Anyway, this pie is sure to capture more than a few hearts and like last week’s dessert I think it’s slightly more appropriate for the fall… Is it too early to start thinking about Thanksgiving?

Butterscotch Whiskey

Bite my tongue! I shouldn’t be thinking about life after summer when it’s still gorgeous outside.  I use to get so mad when they started running back to school ads at the beginning of August.  Sorry school age children (I’m sure you all read my blog faithfully), I won’t mention that hateful season again until it’s upon us.  I don’t mean to rush you back to school.

A Slice of Irish Whiskey Pie

I’ll be back in a few days with a summery recipe and to update you on my return to overpopulated civilization.  I’m expecting a total emotional breakdown in the first 24 hours.  Should be entertaining.

Wish me luck!

Irish Whiskey Pie: Makes one pie

Loosely adapted from America’s Test Kitchen Family Cookbook

For the crust:

2 ½ cups pastry flour (all-purpose is fine)

1 cup unsalted butter, chilled and diced

1 tsp salt

¼ cup cold water

¼ cup cold vodka

For the Filling:

½ cup evaporated milk

¼ cup cornstarch

5 egg yolks

½ tsp salt

1 cup light brown sugar

6 tbsp unsalted butter

2 cups homogenized milk

1 oz Irish Whiskey

Directions:

For the crust:

Sift flour and salt together into a large bowl.

Using a food processor, a pastry blender or two knives and a good amount of patience, cut the butter into the flour.

Add water and vodka stirring after each addition until the dough comes together.

Form into a ball and cut it in half.

Flatten each half into a disc, wrap them in wax paper and refrigerate for at least half an hour before baking.

You will only need one half for this recipe, so feel free to freeze the other half for future pie emergencies.

When ready to bake, preheat oven to 375°

Place pastry on a well-floured surface and using a well-floured rolling pin, roll out the pastry to fit a 9-inch pie plate.

Place pastry into the pie plate and trim and crimp the edges.

Prick the dough several times with a fork.

Wrap tin foil around the pastry and fill the center with pie weights or dried beans.

Place in the center of the oven and bake for 25 minutes.

Remove weights and tin foil and bake for an additional nine minutes or until golden brown.

Remove from the oven and let cool.

For the Filling:

In a medium sized bowl whisk together condensed milk, cornstarch and salt.

Add egg yolks one at a time, whisking until combined after each addition.  Set aside.

In a medium sized saucepan melt butter over moderate heat.

Add brown sugar and allow to bubble slightly.

Slowly whisk in milk.

Add egg mixture slowly, whisking constantly.

Bring back to a boil while whisking the mixture.

Once the mixture is boiling, let it cook while stirring for approximately one minute or until thick.

Remove from heat and stir in whiskey.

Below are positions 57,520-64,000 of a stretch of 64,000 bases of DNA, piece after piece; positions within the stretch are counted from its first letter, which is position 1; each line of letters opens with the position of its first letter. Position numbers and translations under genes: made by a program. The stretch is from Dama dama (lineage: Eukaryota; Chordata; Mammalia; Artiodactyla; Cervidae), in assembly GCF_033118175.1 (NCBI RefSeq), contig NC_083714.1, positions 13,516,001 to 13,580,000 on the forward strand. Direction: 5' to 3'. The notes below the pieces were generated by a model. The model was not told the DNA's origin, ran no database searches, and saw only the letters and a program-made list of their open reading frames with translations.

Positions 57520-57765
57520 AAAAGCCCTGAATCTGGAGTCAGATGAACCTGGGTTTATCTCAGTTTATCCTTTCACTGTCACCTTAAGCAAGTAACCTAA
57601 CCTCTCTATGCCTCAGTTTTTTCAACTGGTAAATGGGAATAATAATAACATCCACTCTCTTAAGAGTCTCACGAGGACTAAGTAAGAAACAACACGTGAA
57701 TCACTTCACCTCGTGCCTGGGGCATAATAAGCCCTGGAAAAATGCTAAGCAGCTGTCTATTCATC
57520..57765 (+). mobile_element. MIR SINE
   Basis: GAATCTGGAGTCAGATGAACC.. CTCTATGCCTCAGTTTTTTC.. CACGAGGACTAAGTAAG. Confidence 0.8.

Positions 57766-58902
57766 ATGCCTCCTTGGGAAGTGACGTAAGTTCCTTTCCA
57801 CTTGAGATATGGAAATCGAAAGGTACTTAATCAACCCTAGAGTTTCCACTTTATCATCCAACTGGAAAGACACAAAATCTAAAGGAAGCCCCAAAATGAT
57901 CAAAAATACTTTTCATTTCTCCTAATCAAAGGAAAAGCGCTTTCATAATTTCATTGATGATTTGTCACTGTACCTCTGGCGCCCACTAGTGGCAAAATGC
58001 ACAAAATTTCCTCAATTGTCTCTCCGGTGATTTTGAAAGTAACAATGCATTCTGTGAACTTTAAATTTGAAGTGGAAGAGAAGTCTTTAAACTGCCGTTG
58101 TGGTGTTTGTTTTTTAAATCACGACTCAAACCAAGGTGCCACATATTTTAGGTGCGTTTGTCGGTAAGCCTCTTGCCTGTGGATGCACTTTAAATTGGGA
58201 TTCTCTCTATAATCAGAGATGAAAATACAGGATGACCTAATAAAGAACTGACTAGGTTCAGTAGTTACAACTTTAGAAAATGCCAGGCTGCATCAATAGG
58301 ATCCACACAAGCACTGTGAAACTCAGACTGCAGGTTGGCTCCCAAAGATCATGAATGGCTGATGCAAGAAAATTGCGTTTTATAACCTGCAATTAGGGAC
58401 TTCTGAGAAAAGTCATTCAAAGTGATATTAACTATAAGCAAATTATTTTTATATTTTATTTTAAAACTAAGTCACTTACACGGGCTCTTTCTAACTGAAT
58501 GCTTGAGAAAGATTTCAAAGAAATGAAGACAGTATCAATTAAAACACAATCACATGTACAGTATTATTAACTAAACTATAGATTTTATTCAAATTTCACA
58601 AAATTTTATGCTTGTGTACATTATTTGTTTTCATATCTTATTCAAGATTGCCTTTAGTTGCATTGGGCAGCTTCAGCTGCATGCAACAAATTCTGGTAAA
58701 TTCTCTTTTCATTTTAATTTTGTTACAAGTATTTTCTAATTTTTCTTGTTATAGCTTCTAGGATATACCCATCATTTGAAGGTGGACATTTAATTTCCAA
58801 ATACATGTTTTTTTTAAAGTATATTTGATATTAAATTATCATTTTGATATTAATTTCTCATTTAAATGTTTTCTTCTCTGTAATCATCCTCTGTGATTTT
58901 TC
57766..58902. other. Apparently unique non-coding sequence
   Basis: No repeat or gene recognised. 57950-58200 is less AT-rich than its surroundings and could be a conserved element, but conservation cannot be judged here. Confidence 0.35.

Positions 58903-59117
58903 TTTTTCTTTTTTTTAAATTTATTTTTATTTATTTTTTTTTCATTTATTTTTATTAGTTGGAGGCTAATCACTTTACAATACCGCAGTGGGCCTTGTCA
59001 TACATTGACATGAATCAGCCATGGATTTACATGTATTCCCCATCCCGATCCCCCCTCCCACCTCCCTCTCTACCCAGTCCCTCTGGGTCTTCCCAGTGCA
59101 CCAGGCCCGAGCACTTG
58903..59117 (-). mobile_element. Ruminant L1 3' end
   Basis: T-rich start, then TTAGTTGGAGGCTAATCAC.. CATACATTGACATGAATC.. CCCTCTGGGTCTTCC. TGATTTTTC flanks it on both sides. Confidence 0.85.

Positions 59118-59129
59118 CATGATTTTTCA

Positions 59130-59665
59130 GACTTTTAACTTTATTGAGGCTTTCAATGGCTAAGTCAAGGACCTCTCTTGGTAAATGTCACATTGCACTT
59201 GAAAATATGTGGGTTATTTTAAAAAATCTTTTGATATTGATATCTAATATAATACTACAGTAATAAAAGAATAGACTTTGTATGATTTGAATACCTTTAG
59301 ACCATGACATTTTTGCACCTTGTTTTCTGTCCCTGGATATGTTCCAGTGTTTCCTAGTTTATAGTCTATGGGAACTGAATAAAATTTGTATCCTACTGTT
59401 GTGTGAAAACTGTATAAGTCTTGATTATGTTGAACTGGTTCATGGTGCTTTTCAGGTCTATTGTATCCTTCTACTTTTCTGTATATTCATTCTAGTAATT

Pour into a cooled pie shell and cover with plastic wrap.

Place in the fridge and let set for four hours.

You may serve the pie with whipped cream if you wish, but I find it so rich that I like to eat it au naturale.

Sticky Date Pudding with Toffee Sauce

Sticky Date Pudding with Toffee Sauce

A week ago I took a spontaneous trip to Prince Edward Island.  I hadn’t been to the island in nearly fifteen years and I was keen to a do a little beach hopping, so I seized the opportunity to go.  With no plans in sight and little expectation, we managed to have one of the best getaways I’ve had in a longtime.  I am now determined to never plan a vacation again.  When nothing is expected everything is a wonderful surprise, much like today’s recipe, which is courtesy of the island.

Dates and Ginger

On one of the few sunny days I’ve had since arriving on the East Coast (I seem to curse this area of the world with rain every time I visit), we happened upon Dalvay House located just east of Charlottetown.  Built in 1896, the resort was at one time the summer home of the former president of Standard Oil, Alexander MacDonald.  Recently, Dalvay House became the host hotel to the Royals during their tour of the PEI countryside and to commemorate the happy event, the staff of Dalvay House placed a giant cardboard cutout of Will and Kate on the front porch.

Foamy Dates

I know… It was kind of weird, but I was totally digging Kate’s hat.

Dry Ingredients

If getting a picture with the 2D couple is not enough for you, the adjacent gift shop is happy to supply you with an entire tea set bearing the same priceless shot of the happy couple.  But if you would rather get the full scoop, locate any member of the staff and they’ll be happy to give a full play by play of the royal visit.  I got the details at least half a dozen times in the course of 24 hours and I didn’t even have to ask.

Sticky Date Pudding

But enough about the royals, I’m sure you’d much rather hear about the food.  Dalvay House boasts one of the best restaurants on the island.  They make a point of showcasing the best local produce and seafood in a relaxed, cheerful atmosphere.  Everything was amazing, but this Sticky Date Pudding with Toffee Sauce captured my heart completely.  The wait staff must have pick up on this intense bond (perhaps I was smacking my lips a touch too loudly), because they kindly offered me the recipe.  I was so taken aback by this gesture that I very nearly fell off my chair.  This would never ever have happened in Toronto, but in PEI, I suppose anything is possible.

Toffee Sauce